In late 1697 or early 1698, James inadvertently angered one of Cork's influential merchants. Unknown to James, the merchant and his son were involved in shady business dealings. The merchant became convinced that James had something to do with the discovery of his and his son's unscrupulous activities and so set out to alienate everyone in the church against James. The merchant's campaign against James was successful. The situation became so heated that Henri de Massue, the Earl of Galway and Lord Justice of Ireland was brought into the fray. Finally, on May 30, 1698, James wrote a letter to the elders of his church asking to be released from his position as pastor there. His request was granted "with regret" on June 5, 1698. (p. 151)
     The loss of his church was not the only blow James suffered at this time.  Parliament passed an act "forbidding the export of woollen [sic] made in Ireland. This entirely destroyed my manufacture. My broadcloth was more suitable for foreign countries than for Ireland. I stayed some months longer at Cork and preached to the Presbyterians in English, but I was extremely disgusted with Cork. I could not forget the wrong that they had done me. I sought a place to settle and live on what I had invested."(p. 155) James did find a place to settle. It was called Bantry Bay. He planned to go into the fishing industry there.
From Cork to Bear Haven in green
Detail of A New Map of Ireland by Daniel A. Beaufort (2nd ed., 1797)
Original found at Library of Congress website.




     Bantry Bay was a large bay on the southwestern coast of County Cork in Ireland. James chose to live on the north shore of the bay, a few miles to the east of Bear [Bere] Island. The land there was hilly and rocky, but the herring fishing was reported to be good. James sold all of his manufacturing equipment and went into partnership with some relatives and merchants. He took his son James Jr. (James Jr. and Aaron had joined the rest of the family in Cork by this time) with him to the Bear Haven area of Bantry Bay. There James and his son rented some land, procured ships and fishing equipment, and built a large building in which to process the fish. These activities occupied several months during 1699 and 1700.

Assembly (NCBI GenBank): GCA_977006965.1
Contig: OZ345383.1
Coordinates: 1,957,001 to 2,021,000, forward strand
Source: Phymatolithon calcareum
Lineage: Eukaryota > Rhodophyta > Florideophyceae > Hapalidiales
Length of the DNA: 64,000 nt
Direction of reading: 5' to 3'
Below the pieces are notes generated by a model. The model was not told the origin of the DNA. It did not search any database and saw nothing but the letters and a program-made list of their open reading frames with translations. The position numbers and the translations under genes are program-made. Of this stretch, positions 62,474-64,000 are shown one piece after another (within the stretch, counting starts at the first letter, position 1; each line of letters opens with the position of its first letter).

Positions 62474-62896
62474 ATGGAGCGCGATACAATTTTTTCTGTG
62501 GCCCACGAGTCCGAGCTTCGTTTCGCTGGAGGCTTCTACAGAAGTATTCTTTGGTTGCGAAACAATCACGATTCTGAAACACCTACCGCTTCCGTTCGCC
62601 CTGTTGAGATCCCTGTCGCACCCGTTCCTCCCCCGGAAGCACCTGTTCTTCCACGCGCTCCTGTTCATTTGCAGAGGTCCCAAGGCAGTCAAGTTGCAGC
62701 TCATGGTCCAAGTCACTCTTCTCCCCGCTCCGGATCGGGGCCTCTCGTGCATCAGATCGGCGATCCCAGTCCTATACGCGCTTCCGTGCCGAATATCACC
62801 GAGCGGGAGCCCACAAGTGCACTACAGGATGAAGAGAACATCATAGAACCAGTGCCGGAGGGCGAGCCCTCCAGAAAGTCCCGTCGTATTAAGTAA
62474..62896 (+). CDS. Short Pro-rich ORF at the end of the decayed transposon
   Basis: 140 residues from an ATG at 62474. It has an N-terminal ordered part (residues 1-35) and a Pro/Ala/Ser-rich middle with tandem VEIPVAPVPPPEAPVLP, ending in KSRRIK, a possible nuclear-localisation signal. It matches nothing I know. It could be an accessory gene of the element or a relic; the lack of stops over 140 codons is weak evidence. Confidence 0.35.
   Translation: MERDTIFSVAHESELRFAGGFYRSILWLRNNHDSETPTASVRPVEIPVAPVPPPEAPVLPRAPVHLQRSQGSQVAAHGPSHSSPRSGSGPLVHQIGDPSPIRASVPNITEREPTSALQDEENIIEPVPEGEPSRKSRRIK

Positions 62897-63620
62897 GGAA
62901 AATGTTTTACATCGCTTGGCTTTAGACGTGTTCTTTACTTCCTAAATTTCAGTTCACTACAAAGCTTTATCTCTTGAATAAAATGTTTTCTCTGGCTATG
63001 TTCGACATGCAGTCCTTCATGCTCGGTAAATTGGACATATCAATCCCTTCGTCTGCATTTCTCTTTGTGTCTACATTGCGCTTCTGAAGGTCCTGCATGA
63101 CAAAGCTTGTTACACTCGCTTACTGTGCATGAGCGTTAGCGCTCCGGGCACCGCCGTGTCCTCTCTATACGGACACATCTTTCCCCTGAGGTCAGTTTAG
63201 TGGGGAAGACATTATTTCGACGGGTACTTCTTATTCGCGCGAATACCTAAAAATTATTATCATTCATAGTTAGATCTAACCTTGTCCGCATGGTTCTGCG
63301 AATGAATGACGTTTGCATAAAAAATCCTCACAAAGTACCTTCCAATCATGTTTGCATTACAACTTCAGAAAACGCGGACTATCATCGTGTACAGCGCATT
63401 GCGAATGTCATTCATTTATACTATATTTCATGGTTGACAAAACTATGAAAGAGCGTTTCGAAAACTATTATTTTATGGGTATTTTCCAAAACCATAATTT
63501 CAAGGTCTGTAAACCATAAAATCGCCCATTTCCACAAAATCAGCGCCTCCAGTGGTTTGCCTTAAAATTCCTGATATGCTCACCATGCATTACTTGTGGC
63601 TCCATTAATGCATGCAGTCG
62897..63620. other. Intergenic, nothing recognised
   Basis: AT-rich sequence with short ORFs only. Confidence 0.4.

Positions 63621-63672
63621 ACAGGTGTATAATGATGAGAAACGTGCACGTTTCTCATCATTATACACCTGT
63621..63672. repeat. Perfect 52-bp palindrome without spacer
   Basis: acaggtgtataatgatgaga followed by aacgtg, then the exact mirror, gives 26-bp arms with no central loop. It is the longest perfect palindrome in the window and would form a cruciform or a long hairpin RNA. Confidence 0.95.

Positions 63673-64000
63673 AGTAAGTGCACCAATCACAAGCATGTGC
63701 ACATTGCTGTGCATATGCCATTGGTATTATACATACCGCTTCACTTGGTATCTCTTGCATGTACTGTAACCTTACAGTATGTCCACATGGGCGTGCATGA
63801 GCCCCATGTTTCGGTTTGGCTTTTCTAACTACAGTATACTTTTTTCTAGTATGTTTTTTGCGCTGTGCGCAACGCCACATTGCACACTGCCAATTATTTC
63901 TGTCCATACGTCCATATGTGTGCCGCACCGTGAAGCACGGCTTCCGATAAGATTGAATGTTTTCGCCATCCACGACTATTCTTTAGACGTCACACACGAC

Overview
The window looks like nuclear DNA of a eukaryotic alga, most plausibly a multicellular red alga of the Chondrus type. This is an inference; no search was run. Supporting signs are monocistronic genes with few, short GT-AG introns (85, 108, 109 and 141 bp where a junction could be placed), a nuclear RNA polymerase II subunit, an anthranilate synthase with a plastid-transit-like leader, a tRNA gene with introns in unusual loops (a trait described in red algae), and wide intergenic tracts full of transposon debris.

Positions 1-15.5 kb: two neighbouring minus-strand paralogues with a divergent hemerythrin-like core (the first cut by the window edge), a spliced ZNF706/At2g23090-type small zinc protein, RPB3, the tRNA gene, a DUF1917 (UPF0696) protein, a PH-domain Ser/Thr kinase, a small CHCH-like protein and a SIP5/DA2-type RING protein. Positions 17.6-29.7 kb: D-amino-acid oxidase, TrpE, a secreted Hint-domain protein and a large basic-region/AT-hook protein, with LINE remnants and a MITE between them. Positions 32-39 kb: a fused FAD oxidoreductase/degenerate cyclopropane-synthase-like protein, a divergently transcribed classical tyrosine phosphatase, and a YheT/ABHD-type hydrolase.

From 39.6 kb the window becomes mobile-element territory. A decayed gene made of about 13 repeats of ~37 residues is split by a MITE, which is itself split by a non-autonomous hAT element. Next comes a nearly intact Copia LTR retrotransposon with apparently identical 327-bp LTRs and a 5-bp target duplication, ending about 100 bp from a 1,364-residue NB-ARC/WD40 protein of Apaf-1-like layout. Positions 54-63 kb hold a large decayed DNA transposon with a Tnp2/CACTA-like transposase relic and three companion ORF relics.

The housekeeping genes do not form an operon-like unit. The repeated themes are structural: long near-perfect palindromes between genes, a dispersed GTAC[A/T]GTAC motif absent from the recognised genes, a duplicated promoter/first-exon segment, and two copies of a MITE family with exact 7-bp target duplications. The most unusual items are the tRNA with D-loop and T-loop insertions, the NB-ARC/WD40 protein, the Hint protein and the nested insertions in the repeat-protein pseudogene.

While James was at Bear Haven in 1699, "God took my second son Aaron from me. This was the worst blow I had ever felt." Aaron died of consumption, which he had had for about a year. He was about 11 years old.
     Anne and the five younger children moved to Bear Haven in 1700. The family moved into one end of the herring processing/store house. The fishing was poor that year, but James put this ships to use by sending them on trading runs to Spain, Madeira, Barbados and Virginia.
     The fishing was much better in 1701. The herring store house was filled to the brim with fish. So much so that when Anne gave birth to Elizabeth, her and James's youngest child, on August 3, 1701, "the herring were piled almost against the door where my wife was confined."
     James now had plenty of fish to sell, but he had no ship with which to transport them. His partners had sent all the ships elsewhere on other business. They finally sent James a ship in late January 1702. That ship was not in good condition, though, and sprang a leak. Between the damage to the fish as a result of the leak and the perfidy of the people involved with the shipment, "All, all the fish was lost. Behold me entirely ruined."(p. 160) James's partners abandoned him, and he was left in great debt to them. James continued on with the fishery and was somewhat successful with it.